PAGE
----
Grandmother, 61, on Giving Birth to Gay Son's Daughter: 'I Didn't Do This for Shock Factor'
“When they first told us they were interested in starting a family it was just a natural instinct that I blurted out."
Matthew Eledge, 32, and Elliot Dougherty, 29, had always wanted children—and quickly began planning for their family after they wed in 2015.
They knew it would be difficult to realize their dream of being parents as a same-sex couple in Omaha, Nebraska. But their loved ones were eager to help, and the couple was elated when Doughtery’s sister, Lea, offered to donate her eggs over brunch one afternoon in June 2017.
Shortly after, Eledge’s mom stepped in with an offer of her own: she wanted to carry her son’s baby.
“When they first told us they were interested in starting a family it was just a natural instinct that I blurted out. I said, ‘If you’re looking for a carrier, I would do it in a heartbeat,’ ” Cecile Eledge, 61, recalls to PEOPLE, adding that she remembered how much she “loved being pregnant” three decades earlier with Matthew and his two older siblings.
“I just jumped right in with both feet and was ready to help them in any way that I could. We do kind of joke because I did tell everybody there was a small part of me, when I did mention I would do it, I thought, ‘There’s really no way I could do this! I’m too old!’ “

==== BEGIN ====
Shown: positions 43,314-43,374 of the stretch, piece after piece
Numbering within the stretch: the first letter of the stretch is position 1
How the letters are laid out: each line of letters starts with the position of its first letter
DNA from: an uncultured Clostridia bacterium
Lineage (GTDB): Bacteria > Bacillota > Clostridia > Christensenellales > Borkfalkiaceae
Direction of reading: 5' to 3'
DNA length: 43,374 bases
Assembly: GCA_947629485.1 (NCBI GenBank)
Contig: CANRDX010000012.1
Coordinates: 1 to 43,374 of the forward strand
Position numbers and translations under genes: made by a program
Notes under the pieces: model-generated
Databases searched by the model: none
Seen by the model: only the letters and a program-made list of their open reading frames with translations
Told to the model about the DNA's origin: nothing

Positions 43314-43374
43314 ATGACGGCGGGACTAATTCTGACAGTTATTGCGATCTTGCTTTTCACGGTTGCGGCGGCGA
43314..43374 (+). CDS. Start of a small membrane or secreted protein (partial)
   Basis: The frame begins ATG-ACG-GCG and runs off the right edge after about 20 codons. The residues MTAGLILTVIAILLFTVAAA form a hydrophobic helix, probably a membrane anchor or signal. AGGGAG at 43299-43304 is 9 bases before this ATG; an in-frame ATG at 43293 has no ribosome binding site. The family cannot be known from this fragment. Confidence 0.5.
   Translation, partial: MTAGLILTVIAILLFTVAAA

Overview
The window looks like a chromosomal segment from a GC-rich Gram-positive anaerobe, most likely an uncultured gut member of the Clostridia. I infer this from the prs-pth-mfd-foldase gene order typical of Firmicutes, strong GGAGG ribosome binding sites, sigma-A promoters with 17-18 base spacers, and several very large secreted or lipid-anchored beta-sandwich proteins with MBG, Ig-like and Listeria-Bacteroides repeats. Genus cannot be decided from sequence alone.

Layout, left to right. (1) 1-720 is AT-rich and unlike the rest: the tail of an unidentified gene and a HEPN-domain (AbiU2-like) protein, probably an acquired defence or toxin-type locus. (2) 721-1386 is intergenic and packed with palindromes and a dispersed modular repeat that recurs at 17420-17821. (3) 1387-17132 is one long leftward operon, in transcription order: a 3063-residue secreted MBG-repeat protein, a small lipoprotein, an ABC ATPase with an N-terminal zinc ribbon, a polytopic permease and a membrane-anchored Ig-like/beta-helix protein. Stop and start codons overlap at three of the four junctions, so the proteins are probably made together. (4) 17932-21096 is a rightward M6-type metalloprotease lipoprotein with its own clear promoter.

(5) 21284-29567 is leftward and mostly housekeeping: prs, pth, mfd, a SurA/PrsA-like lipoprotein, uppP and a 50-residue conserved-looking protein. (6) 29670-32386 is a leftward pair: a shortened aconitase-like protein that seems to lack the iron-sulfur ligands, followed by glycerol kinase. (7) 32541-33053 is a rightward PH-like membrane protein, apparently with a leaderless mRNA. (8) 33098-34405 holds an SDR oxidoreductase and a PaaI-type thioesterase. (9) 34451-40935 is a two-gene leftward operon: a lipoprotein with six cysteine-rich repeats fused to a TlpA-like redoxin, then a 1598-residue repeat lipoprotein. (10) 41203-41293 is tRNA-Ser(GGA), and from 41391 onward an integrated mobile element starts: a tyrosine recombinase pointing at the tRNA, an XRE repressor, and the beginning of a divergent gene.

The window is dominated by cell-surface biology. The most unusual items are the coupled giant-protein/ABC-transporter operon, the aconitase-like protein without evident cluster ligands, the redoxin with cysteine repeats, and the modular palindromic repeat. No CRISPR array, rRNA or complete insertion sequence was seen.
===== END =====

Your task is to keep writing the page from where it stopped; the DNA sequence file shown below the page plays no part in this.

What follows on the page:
As it turns out, age was just a number in Cecile’s case. Dr. Carolyn Maud Doherty, the family’s reproductive endocrinologist, says there are very few 61-year-olds who can be surrogates. But Cecile, a longtime cyclist and avid runner, was a better-than-typical candidate for surrogacy.
“She has the body of a 40-year-old and is actually in better shape than some 20-year-olds,” Dr. Doherty says in this week’s issue of PEOPLE. “I’m pretty conservative about these sorts of things, but Cecile really turned out to be their best option. She’s genetically blessed.”
Though hesitant, the family moved forward with the plan. With one of Lea’s eggs and Matthew’s sperm, Cecile became pregnant in their first attempt at IVF. Cecile’s pregnancy had no major complications, but the active mother says the first trimester was the hardest as she suffered from morning sickness.
She went into labor at Omaha’s University of Nebraska Medical Center on March 24. Eighteen hours later, Cecile gave birth to her granddaughter, Uma Louise Dougherty-Eledge, on March 25.
Now, nearly three months after the delivery, Matthew and Doughtery are smitten with their new little one — and Cecile and Uma are best buds.
“She’s my granddaughter, not my daughter,” Cecile says. “The most beautiful thing is that when she’s fussy, I can just hand her off to her parents. I didn’t do this for shock factor or to offend anybody. I did what was best for our family. I did it out of love.”
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